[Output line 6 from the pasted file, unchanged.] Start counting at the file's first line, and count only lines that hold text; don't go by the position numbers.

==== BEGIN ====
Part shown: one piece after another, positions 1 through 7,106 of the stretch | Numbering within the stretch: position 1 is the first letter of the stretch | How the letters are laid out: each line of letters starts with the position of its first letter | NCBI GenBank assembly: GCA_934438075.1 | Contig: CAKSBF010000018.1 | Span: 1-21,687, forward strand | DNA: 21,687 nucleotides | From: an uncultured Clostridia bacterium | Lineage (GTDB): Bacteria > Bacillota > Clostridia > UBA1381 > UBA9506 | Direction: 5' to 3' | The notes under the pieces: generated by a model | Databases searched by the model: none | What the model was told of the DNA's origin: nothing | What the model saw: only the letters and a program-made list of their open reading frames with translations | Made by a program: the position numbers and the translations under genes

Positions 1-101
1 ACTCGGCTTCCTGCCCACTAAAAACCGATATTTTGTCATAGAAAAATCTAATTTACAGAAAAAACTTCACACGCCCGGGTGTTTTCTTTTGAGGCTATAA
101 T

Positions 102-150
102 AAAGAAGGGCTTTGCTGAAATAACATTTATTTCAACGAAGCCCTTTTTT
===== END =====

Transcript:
102 AAAGAAGGGCTTTGCTGAAATAACATTTATTTCAACGAAGCCCTTTTTT